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May 11, 2018

Sepsis Deadly if Not Caught on Time

I recently read an interesting account of the assassination attempt and eventual death of James Garfield, our 20th president.

Without Treatment, Infection can Overwhelm Patient’s Body

I recently read an interesting account of the assassination attempt and eventual death of James Garfield, our 20th president. He was shot at close range by an assassin, but he didn’t die from the gun shot. The book explains that because of the lack of knowledge of infections in the late 1800s, he died of overwhelming sepsis almost 2 1/2 months after he was shot.

Despite the advances in knowledge and medical practice up to this time, there are still deaths due to sepsis. It is reported that about 250,000 people in the U.S. die of sepsis every year. Of people who die in the hospital, 1 out of 3 dies of sepsis.

Sepsis is a medical syndrome that results from overwhelming infection. It is most commonly the result of a bacterial infection that gets into the bloodstream, but can be a viral or fungal infection.  The most common sites of infection from most frequent to least are lung (pneumonia), kidney (urinary tract), abdomen and skin. There are chemicals released into the bloodstream in response to infection that trigger inflammatory responses throughout the body causing damage to multiple organ systems. This can lead to organ system failure.

Most infections are localized and the immune system is able to prevent spread. However, if the infection does spread and overwhelms the immune system, patients develop fever, rapid heart rate, difficulty breathing and confusion. As the syndrome progresses from early stages to later severe stages of sepsis, the blood pressure drops and organ systems begin to fail. This is referred to as septic shock. Without intravenous fluid and antibiotics, patients usually will die.

The elderly and the very young seem to be the most susceptible to sepsis. People with immune system disease like AIDS or people taking medications that inhibit the immune system are also at a higher risk of sepsis. Sepsis is prevalent because people are living longer so there are more elderly and there are more people taking immune suppressive medication. People who take immune suppressive medication include transplant patients, people on chemotherapy for cancer and people with inflammatory diseases like rheumatoid arthritis or psoriasis.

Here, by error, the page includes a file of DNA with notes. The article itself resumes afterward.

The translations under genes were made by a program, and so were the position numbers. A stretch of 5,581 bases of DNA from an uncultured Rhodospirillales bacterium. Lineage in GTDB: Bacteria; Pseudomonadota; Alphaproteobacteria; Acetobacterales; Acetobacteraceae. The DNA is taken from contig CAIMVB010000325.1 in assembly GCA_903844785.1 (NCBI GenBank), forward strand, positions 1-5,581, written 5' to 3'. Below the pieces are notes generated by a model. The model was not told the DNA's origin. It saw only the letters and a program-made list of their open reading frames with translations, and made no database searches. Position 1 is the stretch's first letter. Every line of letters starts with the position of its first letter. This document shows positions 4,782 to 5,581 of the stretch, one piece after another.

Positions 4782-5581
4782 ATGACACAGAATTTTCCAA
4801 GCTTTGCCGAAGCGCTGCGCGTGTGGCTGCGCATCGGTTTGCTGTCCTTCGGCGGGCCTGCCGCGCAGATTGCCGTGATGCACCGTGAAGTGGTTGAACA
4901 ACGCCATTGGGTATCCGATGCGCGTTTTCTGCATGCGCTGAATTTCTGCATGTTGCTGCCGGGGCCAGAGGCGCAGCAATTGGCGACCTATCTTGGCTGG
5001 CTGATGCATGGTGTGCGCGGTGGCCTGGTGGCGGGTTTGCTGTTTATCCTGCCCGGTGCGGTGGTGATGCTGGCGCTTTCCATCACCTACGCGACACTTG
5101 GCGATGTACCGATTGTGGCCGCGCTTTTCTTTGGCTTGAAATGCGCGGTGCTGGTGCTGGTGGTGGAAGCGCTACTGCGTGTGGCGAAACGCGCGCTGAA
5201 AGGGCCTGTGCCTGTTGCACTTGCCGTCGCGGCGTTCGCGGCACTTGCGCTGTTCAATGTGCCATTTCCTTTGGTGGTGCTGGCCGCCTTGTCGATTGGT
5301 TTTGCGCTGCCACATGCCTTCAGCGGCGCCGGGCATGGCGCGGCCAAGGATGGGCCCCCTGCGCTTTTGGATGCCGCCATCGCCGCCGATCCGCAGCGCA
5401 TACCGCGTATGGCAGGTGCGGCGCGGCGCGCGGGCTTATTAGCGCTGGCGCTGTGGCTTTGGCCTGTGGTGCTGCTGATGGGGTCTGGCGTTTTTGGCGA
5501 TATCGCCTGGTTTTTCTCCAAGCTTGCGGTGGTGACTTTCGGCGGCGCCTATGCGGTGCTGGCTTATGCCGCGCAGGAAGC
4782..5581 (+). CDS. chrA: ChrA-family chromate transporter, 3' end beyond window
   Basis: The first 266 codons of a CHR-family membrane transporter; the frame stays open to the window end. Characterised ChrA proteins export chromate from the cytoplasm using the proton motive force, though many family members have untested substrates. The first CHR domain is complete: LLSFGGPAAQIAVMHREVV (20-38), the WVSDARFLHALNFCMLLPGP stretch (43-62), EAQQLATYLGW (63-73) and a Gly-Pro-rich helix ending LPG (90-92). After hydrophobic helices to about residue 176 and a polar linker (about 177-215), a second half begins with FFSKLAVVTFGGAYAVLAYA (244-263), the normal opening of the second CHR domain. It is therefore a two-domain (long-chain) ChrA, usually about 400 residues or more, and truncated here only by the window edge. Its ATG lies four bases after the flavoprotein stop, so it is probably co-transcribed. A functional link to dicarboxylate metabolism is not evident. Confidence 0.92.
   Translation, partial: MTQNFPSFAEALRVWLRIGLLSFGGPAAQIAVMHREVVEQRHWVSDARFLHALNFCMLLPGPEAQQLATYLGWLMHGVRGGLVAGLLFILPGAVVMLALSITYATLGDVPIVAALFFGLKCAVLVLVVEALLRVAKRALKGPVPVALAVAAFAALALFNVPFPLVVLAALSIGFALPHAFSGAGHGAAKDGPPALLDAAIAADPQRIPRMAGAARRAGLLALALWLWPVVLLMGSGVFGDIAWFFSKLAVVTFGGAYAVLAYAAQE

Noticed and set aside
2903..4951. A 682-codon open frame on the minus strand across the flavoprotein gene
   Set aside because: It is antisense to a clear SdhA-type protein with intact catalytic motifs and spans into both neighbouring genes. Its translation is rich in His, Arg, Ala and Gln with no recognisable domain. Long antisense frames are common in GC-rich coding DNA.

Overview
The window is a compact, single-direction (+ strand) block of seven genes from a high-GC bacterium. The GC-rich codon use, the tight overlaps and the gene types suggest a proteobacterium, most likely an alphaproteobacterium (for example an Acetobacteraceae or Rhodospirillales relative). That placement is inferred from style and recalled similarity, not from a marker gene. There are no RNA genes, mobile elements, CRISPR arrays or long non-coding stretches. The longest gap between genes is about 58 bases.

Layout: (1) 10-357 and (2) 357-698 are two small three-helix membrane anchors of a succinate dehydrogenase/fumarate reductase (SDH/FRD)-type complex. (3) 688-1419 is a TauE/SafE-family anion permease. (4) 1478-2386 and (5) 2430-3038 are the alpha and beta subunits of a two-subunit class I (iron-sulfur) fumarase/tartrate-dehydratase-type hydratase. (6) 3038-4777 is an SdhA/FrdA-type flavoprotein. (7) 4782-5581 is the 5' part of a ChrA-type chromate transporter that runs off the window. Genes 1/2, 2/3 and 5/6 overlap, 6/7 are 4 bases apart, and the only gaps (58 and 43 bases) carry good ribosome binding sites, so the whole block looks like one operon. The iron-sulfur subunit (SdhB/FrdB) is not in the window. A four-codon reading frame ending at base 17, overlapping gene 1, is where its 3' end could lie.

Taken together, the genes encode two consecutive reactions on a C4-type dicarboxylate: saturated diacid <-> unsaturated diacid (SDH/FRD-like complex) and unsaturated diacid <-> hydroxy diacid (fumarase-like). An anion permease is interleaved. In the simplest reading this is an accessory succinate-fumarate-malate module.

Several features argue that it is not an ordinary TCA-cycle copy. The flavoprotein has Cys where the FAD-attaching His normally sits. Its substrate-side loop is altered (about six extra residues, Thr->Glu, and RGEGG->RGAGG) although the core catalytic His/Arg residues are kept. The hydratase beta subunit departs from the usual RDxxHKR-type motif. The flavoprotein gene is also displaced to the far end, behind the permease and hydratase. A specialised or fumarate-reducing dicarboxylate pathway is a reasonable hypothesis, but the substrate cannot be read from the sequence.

It is a challenge in healthcare to use antibiotics appropriately to treat localized bacterial infections so they do not progress to sepsis. The inappropriate use of antibiotics has led to drug resistant bacteria, referred to as “super bugs” that can be very difficult to treat. As with most medical conditions, treatment of sepsis is generally more effective if started in the early stages especially before it reaches the stage of septic shock. 

Not all infections progress to sepsis. In addition to fever, early signs of sepsis include trouble breathing, confusion, rapid heart rate and weakness. In the later stages, blood pressure and tissue perfusion decrease leading to organ failure. Often, there is a clue as to where the infection may be originating, but not always. Patients suspected of having sepsis are assessed by drawing blood for cultures, checking markers in the blood stream for sepsis and doing tests that can identify the source of infection. Treatment consists of intravenous fluid and antibiotics. Often surgery is required if there is a pocket of pus, an obstructed kidney, an obstructed gallbladder or a bowel infection or perforation.  

If James Garfield had lived today, it is very probable that he would have survived the assassination attempt. Sepsis is treatable if it is recognized and treatment is started in the early stages. Stay healthy my friends.

Michael Shattuck, MD, is an emergency department physician at ThedaCare Medical Center-Berlin.